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Prevention through Leading, Sharing

April is National Child Abuse Prevention Month, a time to raise awareness about child abuse and neglect and encourage individuals and communities to support children and families.

By Fia Curley

It was the late 90s and Tanya Long was living two lives. To the outside world, she seemed to be a loving parent to her two children, but Long's addiction to crack cocaine and homelessness diminished her role as a nurturing mother as fear and her desire for more drugs plagued her.

"I was afraid all the time," Long said. "I was afraid I was going to get high that day. I was afraid I wasn't going to get high that day."

After becoming homeless, having two children 18 months apart and feeling that she had run out of options, Long said she knew she needed to make a choice: the drugs or her children.

"My bottom was when I didn't think I had any more choices—that it had beat me and it was going to be my master," the 48-year-old said.

Long's children won out and she sought help through an outpatient drug treatment program in order to end her 20-year affair with alcohol and drug abuse. She also checked into a homeless shelter and began attending weekly meetings at Parents Anonymous. Exit Disclaimer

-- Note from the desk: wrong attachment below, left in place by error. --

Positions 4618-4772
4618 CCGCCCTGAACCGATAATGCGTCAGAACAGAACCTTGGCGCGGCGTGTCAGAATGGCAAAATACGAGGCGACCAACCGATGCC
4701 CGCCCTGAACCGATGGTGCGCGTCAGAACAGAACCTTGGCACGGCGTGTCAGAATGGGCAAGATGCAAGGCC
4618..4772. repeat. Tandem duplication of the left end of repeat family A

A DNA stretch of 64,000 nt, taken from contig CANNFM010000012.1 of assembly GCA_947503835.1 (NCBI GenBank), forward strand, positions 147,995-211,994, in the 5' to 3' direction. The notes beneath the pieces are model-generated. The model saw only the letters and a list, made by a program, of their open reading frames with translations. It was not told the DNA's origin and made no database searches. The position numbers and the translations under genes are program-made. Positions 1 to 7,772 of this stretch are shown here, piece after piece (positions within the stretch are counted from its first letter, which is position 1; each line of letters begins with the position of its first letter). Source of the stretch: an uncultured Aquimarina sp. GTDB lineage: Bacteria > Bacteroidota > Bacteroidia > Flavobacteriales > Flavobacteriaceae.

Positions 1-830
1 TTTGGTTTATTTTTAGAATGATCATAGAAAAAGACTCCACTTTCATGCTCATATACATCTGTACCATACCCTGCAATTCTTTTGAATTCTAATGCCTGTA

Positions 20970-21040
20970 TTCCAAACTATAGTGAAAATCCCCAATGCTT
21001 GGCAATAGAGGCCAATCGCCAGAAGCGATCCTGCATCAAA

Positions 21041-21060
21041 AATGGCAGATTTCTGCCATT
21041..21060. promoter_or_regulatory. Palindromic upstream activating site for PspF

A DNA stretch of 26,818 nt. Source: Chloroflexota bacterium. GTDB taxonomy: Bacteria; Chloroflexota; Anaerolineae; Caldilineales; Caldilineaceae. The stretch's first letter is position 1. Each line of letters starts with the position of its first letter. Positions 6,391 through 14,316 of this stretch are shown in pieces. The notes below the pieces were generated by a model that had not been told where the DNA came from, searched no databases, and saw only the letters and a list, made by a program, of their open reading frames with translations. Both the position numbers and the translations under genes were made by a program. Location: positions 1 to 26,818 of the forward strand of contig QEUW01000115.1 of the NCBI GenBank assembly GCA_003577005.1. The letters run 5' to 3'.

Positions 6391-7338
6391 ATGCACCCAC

After five months, the Columbus, Ohio, native said she was able to secure housing and has since become a stronger parent, able to help other parents through her involvement in the National Leadership Team of Parents Anonymous. She has been sober since 1999.

According to Dr. Lisa Pion-Berlin, CEO of Parents Anonymous, Inc., Exit Disclaimer a nonjudgmental, inclusive atmosphere has been a strong selling point for these groups across the country.

Founded in 1969, Parents Anonymous, Inc., serves about 20,000 parents and their children annually, and about half of their participants are minorities, according to Pion-Berlin. Trends in meeting attendance are shifting, she said, as more single fathers and parents who feel that they need parenting advice take part in meetings due to word-of-mouth advertising.

"There have been programs running for 30 years because people saw how there was so much incredible change in their lives, and the life of the facilitator, that they wanted it to keep going," she said. "So we're not a white-bred upper class women's group (with members) who are having a bad day."

Meetings are attended on a voluntary basis, led by certified facilitators and run by the parents. There are no guest lecturers or schedules; just parents discussing topics they feel are relevant in their lives.